21.320 a room too small

From: Humanist Discussion Group (by way of Willard McCarty willard.mccarty_at_kcl.ac.uk>
Date: Mon, 29 Oct 2007 09:00:36 +0000

               Humanist Discussion Group, Vol. 21, No. 320.
       Centre for Computing in the Humanities, King's College London
                     Submit to: humanist_at_princeton.edu

         Date: Mon, 29 Oct 2007 08:55:09 +0000
         From: Willard McCarty <willard.mccarty_at_kcl.ac.uk>
         Subject: a room too small

Let me pose an approach to a typical sort of literary problem and ask
for your comments. This approach I believe to be flawed, but I'd like
help in describing exactly how it is flawed.

The starting point is Ovid's Metamorphoses 1.2-3, specifically
"coeptis...meis" -- in this context:

>In nova fert animus mutatas dicere formas
>corpora; di, coeptis (nam vos mutastis et illas)
>adspirate meis...
>[my] mind is moved to speak of changed forms in new bodies; you
>gods (for you have made the changes) breathe on my efforts...

Now one could argue, taking a Bakhtinian approach, that this literal
conspiracy between the gods and the poet is in effect a statement of
co-creative reading, a kind of license granted such a critic by the
poet. Be that as it may, the important matter here is not a
particular theory of how reading happens. Two things are important:
(1) not the enactment of any particular theory but the engagement
itself between the reader's idea of reading, whether consciously held
or implicit, and the poets text; (2) the way(s) in which the text
(en)trains the reader. What is demanded, then, is at the outset only
attentiveness to the words (ability to read them, i.e. mastery of the
language, is assumed). That is the single required act. Everything
else is optional, however desirable, e.g. knowledge of other Latin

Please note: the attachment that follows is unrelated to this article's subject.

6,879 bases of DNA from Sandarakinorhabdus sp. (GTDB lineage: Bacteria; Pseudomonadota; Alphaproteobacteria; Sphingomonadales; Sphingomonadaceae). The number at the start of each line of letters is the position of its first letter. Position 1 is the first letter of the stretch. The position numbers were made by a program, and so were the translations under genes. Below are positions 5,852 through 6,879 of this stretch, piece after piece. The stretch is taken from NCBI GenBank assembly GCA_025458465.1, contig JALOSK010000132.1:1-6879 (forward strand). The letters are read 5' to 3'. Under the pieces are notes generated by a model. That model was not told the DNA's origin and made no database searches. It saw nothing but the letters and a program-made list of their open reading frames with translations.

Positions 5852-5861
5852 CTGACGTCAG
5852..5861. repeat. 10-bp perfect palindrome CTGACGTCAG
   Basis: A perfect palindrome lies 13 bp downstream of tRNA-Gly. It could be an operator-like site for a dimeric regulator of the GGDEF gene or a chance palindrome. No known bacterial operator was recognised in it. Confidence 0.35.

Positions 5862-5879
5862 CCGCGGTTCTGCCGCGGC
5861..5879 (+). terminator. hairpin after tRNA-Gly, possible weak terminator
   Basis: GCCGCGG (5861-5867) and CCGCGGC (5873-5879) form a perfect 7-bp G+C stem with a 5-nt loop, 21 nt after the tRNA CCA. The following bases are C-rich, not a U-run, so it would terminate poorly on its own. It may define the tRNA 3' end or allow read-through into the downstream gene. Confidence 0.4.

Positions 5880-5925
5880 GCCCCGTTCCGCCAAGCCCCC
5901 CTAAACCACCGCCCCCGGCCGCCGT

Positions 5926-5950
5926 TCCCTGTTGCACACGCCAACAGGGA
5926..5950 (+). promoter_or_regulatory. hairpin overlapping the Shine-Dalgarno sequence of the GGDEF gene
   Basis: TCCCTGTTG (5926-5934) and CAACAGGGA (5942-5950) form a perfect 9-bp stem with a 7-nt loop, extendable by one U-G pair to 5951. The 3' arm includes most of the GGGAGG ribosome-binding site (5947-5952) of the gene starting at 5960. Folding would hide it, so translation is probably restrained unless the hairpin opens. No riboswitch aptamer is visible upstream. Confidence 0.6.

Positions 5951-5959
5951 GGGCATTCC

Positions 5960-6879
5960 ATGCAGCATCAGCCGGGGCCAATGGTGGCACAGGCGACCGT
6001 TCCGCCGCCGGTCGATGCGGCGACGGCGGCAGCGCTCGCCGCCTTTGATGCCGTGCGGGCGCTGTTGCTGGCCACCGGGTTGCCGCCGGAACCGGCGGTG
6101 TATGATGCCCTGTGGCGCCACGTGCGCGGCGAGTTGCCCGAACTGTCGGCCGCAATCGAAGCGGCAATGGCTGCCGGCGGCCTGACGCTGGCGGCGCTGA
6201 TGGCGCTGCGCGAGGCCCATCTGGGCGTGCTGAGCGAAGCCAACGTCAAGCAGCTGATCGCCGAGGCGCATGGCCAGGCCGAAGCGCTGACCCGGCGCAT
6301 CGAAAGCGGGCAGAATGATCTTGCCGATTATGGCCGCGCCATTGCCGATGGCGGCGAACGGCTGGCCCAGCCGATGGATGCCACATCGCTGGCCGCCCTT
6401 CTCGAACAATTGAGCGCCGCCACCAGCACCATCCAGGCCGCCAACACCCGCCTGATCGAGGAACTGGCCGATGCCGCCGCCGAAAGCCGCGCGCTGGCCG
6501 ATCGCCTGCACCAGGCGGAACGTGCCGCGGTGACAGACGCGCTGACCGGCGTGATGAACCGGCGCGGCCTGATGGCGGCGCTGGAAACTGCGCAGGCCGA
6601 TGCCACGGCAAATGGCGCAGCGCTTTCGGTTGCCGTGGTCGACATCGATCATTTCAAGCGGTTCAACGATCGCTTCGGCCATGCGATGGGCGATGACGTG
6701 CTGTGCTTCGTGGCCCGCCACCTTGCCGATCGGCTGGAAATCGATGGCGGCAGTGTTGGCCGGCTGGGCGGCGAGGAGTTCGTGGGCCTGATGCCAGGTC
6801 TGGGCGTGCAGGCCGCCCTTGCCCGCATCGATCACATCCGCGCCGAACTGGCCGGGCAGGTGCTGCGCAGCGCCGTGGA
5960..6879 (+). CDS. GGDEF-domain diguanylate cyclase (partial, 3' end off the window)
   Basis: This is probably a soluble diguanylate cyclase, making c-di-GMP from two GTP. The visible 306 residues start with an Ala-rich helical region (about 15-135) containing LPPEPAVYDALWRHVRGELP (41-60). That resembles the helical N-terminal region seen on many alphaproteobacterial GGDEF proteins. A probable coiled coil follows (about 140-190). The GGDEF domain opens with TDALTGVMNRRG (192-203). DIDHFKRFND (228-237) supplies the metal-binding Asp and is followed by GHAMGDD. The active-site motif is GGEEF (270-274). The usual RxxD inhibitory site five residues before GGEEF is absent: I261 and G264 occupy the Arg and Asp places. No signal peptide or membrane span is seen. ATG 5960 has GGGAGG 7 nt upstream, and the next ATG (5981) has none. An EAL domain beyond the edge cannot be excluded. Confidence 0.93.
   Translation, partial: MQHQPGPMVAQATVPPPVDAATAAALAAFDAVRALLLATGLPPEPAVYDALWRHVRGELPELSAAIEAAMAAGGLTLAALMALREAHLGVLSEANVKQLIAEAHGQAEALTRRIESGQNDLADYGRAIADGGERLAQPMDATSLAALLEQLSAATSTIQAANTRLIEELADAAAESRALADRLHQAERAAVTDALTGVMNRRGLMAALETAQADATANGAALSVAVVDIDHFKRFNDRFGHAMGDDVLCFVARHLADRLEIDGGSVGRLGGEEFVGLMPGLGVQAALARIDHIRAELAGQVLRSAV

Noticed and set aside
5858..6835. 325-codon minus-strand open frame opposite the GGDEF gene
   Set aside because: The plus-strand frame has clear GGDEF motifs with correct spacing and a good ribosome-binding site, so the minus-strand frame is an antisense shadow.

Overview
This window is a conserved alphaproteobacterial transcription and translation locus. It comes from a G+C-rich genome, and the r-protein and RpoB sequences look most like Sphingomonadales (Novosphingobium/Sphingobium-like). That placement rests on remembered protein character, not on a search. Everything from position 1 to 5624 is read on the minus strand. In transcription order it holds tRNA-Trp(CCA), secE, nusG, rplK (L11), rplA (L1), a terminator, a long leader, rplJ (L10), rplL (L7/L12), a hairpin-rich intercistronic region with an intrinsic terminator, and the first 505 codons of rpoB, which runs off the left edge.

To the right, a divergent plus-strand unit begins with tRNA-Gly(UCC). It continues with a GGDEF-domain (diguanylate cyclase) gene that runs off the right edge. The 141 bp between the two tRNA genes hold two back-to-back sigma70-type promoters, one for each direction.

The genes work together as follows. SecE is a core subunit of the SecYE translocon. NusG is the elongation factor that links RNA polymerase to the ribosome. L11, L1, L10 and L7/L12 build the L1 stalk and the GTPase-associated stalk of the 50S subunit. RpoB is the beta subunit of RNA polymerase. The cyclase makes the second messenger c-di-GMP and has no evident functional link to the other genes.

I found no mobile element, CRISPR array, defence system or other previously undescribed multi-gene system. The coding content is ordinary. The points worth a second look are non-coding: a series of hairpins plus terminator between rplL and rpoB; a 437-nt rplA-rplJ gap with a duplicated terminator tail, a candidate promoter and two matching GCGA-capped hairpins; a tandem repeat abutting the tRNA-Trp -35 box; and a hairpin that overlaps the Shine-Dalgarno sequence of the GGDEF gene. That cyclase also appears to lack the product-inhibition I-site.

literature, such as the Aeneid.

The ideal reader is as the one for whom Joyce writes Finnegans
Wake, who knows all literature, is totally awake, never needs sleep.
The presumption here is that the uneducated reading and the educated
reading differ in nurture rather than by nature, that somehow with
the right amount of nurture (e.g. a classical education) things will
happen in the reading that may be utterly surprising but are
derivable from the text -- not the particular things that happen,
perhaps, but the capacity for them to happen. Or by analogy: when the
well nurtured plant flowers, all the lesser gardners are amazed, but
the flowering plant is the same genetically as the one that has never
flowered. Indeed, I suppose all this gets us straight into the arms
of the nature/nurture argument, for which see Ian Hacking's recent
review of G.E.R. Lloyd's Cognitive Variations (Oxford), "How shall we
repaint the kitchen?", London Review of Books, 1 November, pp. 17-19.

Why ask this question here? The temptation to think in terms of a
genetic code is *very* hard to resist for those of us computing
humanists who want to get beyond text information retrieval. The
dream that seems very easy to have is the ability to describe for a
text the process that all readers follow to a greater or lesser
degree, at all times and places. But this dream induces in me severe
cognitive claustrophia. Is there a doctor in the house?


Willard McCarty | Professor of Humanities Computing | Centre for
Computing in the Humanities | King's College London |
http://staff.cch.kcl.ac.uk/~wmccarty/. Et sic in infinitum (Fludd 1617, p. 26).
Received on Mon Oct 29 2007 - 04:15:43 EST

This archive was generated by hypermail 2.2.0 : Mon Oct 29 2007 - 04:15:44 EST